There are also plenty of similar stories, for instance, landlords who do rent to long-term tenants but decide by themselves to rent the recently-freed room via AirBnB. These regular tenants now have to deal with new guests every few days that will be in their private living space. Nice, huh? How about the significant chunk of places offered on AirBnB that are owned/run by professional property owners/outsourced to management companies? These people take housing away from people who actually need it to just make massive profits off it through AirBnB, this often constitutes illegal activity and AirBnB is not at all forthcoming to national/local councils and tax offices to make sure the people letting on AirBnB are actually paying taxes, meet the legal requirements to be a hotel (because that’s what they are), are not letting the place out for longer than legally allowed in that area etc. Moreover, I think AirBnB doesn’t pay any taxes itself.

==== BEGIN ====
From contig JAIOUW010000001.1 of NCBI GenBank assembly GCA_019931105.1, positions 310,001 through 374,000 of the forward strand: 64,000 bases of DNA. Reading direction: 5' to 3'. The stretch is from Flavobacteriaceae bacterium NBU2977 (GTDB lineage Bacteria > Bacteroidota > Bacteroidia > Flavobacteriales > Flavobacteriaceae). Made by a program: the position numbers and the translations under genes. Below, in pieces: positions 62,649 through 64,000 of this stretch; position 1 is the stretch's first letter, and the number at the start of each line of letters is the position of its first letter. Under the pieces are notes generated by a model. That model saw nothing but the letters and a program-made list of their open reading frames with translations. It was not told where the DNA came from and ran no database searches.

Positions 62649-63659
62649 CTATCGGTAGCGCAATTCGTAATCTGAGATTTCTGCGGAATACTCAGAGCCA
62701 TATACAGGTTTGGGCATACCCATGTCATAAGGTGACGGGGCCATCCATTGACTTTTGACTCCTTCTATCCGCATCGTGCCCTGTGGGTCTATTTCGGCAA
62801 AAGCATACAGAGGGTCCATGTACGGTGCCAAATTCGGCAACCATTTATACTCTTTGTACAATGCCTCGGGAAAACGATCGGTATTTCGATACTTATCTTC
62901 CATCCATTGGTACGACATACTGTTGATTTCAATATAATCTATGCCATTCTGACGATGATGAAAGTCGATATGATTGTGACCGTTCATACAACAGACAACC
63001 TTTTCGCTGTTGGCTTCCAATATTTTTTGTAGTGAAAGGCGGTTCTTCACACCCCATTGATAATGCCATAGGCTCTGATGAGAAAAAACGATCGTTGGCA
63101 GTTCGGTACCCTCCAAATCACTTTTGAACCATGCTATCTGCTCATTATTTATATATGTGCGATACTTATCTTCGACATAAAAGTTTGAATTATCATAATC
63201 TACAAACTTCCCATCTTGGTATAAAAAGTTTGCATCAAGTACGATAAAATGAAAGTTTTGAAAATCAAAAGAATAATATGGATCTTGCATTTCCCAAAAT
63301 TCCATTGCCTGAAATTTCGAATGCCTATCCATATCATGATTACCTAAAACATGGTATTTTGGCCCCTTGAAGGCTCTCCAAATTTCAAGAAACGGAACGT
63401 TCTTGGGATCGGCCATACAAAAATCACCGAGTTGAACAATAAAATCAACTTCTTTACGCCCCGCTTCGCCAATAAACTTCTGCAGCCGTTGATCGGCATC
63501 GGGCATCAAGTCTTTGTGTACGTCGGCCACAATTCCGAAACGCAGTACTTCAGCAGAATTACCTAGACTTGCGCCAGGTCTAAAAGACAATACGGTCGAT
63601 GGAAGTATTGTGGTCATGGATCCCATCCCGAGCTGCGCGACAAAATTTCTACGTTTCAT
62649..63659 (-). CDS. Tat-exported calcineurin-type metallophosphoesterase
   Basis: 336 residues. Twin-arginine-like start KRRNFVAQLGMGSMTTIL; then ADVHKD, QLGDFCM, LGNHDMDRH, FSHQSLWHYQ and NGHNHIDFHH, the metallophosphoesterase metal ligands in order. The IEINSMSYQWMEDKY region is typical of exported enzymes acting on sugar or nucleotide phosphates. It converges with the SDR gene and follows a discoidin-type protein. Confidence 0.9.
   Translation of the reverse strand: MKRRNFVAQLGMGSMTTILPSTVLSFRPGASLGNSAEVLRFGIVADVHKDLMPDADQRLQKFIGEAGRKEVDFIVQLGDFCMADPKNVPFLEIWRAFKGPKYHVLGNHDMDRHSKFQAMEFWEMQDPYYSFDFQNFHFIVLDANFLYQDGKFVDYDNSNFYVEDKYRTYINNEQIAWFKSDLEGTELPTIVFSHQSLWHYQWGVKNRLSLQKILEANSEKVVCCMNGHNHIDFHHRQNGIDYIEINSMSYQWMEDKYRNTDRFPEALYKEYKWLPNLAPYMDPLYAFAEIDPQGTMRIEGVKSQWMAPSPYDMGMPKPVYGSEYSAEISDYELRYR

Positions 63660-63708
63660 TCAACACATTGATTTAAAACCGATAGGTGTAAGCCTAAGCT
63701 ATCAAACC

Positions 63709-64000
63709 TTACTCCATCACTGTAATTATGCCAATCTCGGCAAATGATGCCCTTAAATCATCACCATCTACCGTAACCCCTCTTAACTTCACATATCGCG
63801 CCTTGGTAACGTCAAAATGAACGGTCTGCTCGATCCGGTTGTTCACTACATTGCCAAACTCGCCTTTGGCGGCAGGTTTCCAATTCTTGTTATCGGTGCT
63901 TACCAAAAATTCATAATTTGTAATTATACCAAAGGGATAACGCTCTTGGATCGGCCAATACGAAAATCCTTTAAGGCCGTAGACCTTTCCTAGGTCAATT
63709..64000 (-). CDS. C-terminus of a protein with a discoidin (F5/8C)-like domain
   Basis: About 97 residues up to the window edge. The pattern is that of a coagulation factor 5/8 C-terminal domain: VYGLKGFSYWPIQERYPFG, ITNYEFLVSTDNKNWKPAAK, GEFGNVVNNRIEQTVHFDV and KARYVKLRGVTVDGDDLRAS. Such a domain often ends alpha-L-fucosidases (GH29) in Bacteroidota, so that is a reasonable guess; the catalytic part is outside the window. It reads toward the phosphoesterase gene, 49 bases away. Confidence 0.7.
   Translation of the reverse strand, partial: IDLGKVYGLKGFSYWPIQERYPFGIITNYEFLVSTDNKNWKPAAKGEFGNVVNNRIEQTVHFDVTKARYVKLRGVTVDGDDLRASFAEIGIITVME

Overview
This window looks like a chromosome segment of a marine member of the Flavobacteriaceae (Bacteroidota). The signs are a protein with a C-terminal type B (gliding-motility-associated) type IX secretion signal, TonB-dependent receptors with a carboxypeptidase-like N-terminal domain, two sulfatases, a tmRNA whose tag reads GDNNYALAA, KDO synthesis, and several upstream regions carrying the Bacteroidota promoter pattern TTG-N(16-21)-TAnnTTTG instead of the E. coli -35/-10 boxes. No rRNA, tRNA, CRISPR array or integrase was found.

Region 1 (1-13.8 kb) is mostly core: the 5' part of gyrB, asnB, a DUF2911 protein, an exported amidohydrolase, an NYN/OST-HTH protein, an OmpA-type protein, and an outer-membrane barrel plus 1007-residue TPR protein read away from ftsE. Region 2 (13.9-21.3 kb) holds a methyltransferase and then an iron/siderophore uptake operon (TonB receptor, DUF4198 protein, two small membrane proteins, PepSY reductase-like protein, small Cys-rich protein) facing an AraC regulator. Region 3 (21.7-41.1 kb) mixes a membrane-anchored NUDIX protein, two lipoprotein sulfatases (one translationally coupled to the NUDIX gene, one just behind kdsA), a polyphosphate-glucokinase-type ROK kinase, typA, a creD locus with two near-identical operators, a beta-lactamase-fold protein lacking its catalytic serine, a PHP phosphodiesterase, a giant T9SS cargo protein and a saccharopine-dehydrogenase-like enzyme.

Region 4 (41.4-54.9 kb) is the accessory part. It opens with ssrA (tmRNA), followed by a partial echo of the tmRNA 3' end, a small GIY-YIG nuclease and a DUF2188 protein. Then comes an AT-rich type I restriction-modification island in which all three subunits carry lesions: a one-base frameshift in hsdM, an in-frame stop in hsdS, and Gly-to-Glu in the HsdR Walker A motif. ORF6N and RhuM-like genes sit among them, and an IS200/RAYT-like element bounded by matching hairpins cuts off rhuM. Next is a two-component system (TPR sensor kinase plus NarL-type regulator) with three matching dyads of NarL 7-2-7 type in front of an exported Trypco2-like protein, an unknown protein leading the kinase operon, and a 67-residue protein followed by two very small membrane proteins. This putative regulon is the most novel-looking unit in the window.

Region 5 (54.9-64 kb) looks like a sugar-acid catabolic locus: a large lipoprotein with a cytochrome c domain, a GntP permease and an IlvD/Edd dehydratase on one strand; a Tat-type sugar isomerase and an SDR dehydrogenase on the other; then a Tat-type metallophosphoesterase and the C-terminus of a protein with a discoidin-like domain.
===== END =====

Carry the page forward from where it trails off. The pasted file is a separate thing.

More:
I have had some good experiences with AirBnB (years ago, as a guest) but when the site requested I uploaded a photo ID, I decided to stop using it. AirBnB and similar sites are facilitating illegal activity, tax evasion/avoidance, evasion of laws around health and safety, and are contributing to the massive stress on the housing market in many areas meaning that people who actually need to live in that area for studies/work can’t or are paying 80% of their income (after taxes) to rent. They are also ruining neighbourhoods because of the fact that certain areas are now a significant percentage AirBnB as opposed to regular tenants. This makes it impossible to get a nice cohesive local community and locals often have to deal with rude, aggressive, loud, drunk/high ‘guests’ next door to their house. Thanks AirBnB ‘hosts’!

    • I’ll agree with a lot of your arguments, though they do not apply to me as a host – but it only shows there is a lot of different types of hosts out there. Some are regular folks that just want to make a an extra buck to help them with the rent; some are treating Airbnb as hotel platform – which in my opinion it just isn’t. Airbnb is (or maybe: should be) dramatically different from Booking or similar platforms as it provides both hosts and guests with a tool to become short-term flatmates. For me it was always more about sharing my personal space with someone – it may not be perfect, but it is an authentic way that I live, it is my home and definately not a hotel.